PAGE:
I always imagined myself as this perfect mother. In my eyes I had it all together. Well planned out. We planned the baby and she came almost as soon as we tried for her. We saved up. We bought everything we needed and booked the hospital stay well in advance. Her clothes were ready before her toes were formed. Everything from the birth plan, to the breastfeeding only plan, to getting myself back in order by exercising and general good practises. I thought I knew.
What me? Caesarean? Never. I even ignored the fact that my baby did not drop into my pelvic cavity therefore making natural birth tricky to say the least. I just knew that the birthing process would be perfect by my standards and that meant no C section. I thought I knew.
I had dreams of my baby sleeping in her own room and of course in her own cot. Independently thriving there and only calling when she needed me. It never occurred to me that as a working mom I there would come a point where the constant up and down between baby and my bed would take a toll, and I would have to make some very hard decisions. I thought I knew.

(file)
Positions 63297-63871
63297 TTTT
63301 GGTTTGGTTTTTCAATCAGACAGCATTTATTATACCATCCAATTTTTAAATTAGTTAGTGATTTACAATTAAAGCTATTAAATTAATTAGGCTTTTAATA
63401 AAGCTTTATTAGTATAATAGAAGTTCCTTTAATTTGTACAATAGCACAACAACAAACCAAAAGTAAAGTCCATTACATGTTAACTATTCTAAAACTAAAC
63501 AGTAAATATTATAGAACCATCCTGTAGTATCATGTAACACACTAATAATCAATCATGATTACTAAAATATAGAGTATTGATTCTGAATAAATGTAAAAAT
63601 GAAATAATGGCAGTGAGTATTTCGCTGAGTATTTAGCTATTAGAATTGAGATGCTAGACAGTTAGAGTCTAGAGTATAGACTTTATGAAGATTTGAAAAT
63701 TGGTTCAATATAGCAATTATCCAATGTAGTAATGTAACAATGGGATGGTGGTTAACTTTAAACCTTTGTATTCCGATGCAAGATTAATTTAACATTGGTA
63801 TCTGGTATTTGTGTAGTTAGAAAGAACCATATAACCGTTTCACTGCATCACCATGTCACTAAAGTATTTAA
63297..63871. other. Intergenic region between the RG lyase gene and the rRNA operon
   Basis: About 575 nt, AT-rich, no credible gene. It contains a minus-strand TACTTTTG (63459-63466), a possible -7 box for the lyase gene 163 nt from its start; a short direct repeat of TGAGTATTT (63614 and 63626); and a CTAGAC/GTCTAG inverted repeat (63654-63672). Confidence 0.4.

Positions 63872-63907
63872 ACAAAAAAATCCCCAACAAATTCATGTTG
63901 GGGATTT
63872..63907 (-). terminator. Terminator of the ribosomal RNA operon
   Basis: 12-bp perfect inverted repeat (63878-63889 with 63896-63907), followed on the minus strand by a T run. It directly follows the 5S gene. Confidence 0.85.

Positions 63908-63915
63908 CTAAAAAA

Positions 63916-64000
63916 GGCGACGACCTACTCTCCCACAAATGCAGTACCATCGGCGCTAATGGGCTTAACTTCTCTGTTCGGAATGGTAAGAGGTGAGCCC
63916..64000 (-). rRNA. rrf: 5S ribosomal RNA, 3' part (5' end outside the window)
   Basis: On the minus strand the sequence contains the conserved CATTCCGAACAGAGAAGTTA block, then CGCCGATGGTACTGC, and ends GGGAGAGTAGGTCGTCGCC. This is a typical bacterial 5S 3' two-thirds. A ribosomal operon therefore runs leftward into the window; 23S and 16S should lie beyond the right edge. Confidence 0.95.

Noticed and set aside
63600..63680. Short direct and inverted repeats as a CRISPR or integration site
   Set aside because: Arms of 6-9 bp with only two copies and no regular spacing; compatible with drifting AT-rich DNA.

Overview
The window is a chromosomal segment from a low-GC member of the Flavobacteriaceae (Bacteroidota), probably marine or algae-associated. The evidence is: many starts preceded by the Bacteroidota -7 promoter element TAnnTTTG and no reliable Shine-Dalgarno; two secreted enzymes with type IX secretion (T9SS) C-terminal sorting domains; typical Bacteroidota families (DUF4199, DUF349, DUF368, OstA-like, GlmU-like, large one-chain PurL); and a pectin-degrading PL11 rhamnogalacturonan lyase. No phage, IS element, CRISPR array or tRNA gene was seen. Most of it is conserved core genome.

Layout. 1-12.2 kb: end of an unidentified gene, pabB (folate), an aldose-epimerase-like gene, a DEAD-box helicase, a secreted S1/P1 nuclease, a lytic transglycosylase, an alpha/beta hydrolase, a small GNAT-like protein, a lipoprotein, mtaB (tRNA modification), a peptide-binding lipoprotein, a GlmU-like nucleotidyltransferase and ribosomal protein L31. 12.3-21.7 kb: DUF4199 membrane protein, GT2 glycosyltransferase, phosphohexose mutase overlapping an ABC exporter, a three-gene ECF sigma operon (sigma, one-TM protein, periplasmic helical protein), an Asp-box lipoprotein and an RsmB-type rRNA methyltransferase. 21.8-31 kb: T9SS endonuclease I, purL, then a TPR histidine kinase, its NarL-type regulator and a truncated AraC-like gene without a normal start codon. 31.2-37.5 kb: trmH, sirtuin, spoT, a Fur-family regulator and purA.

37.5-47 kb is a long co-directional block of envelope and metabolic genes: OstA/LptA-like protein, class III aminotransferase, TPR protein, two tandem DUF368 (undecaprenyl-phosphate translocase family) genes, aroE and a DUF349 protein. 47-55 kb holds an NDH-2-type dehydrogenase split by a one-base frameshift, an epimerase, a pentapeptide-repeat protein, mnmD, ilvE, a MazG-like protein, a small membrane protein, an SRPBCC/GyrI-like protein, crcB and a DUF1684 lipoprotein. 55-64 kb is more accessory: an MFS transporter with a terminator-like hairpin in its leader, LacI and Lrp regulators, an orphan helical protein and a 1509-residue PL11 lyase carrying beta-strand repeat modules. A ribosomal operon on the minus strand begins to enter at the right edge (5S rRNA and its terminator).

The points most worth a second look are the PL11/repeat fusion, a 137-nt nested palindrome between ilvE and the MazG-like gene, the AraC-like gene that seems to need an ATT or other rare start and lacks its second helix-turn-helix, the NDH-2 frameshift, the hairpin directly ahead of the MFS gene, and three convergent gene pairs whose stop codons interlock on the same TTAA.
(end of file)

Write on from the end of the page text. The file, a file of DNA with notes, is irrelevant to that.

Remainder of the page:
I never imagined that my life would change so drastically, wonderfully yes, but the transition from being me to being mommy. I did not see that coming. I did not even entertain the reality of having to accommodate my new role. How is it even possible that I did not see realise that my pregnancy was my farewell party and that my baby’s birth was the arrival of not only her but a new me too. I thought I knew.
The fact that my husband and I would experience a whole new definition of love and commitment and partnership and friendship. And that we would be tested beyond what we thought was possible and thrown into the scorching fire, with only hope to keep us alive and together. That we would come out stronger and more united because we had no choice but to be better people for our daughter. I thought I knew.
That my friendships and general social outlook would take a knock and that my circles would shrink. And that I would embrace the change and forge a different kind of social existence. Even my beloved gin and tonic would become a distant love affair now replaced by the softer white wine- crazy and trivial- I know, but I thought I knew.
But now I look back and I realise what I didn’t know doesn’t matter anymore. You know why? Because what I do know now means EVERYTHING. I know her face and her fingers and her toes. Her kisses. And cuddles. Her cooing and her cackling. I know her love, her friendship, her cry, her charm. I know now that regardless of what perfection I expected out of the process of becoming a mother, I could never have guessed that the only perfection that exists in the equation is in the form of my daughter. And now I know.